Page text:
# Non-Archimedean ordered field

In mathematics, a non-Archimedean ordered field is an ordered field that does not satisfy the Archimedean property. Examples are the Levi-Civita field, the hyperreal numbers, the surreal numbers, the Dehn field, and the field of rational functions with real coefficients with a suitable order.

## Definition

The Archimedean property is a property of certain ordered fields such as the rational numbers or the real numbers, stating that every two elements are within an integer multiple of each other. If a field contains two positive elements x < y for which this is not true, then x/y must be an infinitesimal, greater than zero but smaller than any integer unit fraction. Therefore, the negation of the Archimedean property is equivalent to the existence of infinitesimals.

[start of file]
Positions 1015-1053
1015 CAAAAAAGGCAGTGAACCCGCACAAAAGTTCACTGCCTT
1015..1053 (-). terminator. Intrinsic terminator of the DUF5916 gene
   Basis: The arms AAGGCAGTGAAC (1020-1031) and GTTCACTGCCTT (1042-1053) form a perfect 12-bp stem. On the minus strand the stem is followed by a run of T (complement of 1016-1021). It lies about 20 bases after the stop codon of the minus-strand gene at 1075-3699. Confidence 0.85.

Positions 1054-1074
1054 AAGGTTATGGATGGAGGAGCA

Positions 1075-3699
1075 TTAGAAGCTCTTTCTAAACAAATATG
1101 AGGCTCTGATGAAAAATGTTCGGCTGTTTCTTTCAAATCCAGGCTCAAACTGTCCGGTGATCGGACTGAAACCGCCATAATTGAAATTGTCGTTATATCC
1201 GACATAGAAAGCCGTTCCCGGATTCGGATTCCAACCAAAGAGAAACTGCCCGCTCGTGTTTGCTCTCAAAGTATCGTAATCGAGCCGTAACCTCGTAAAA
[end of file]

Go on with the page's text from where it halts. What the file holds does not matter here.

## Applications

Hyperreal fields, non-Archimedean ordered fields containing the real numbers as a subfield, may be used to provide a mathematical foundation for non-standard analysis.

Max Dehn used the Dehn field, an example of a non-Archimedean ordered field, to construct non-Euclidean geometries in which the parallel postulate fails to be true but nevertheless triangles have angles summing to π/2.[1][dubious ]

The field of rational functions over $\R$ can be used to construct an ordered field which is complete (in the sense of convergence of Cauchy sequences) but is not the real numbers.[2] This completion can be described as the field of formal Laurent series over $\R$. Sometimes the term complete is used to mean that the least upper bound property holds. With this meaning of complete there are no complete non-Archimedean ordered fields. The subtle distinction between these two uses of the word complete is occasionally a source of confusion.

## References

1. ^ .
2. ^ Counterexamples in Analysis by Bernard R. Gelbaum and John M. H. Olmsted, Chapter 1, Example 7, page 17.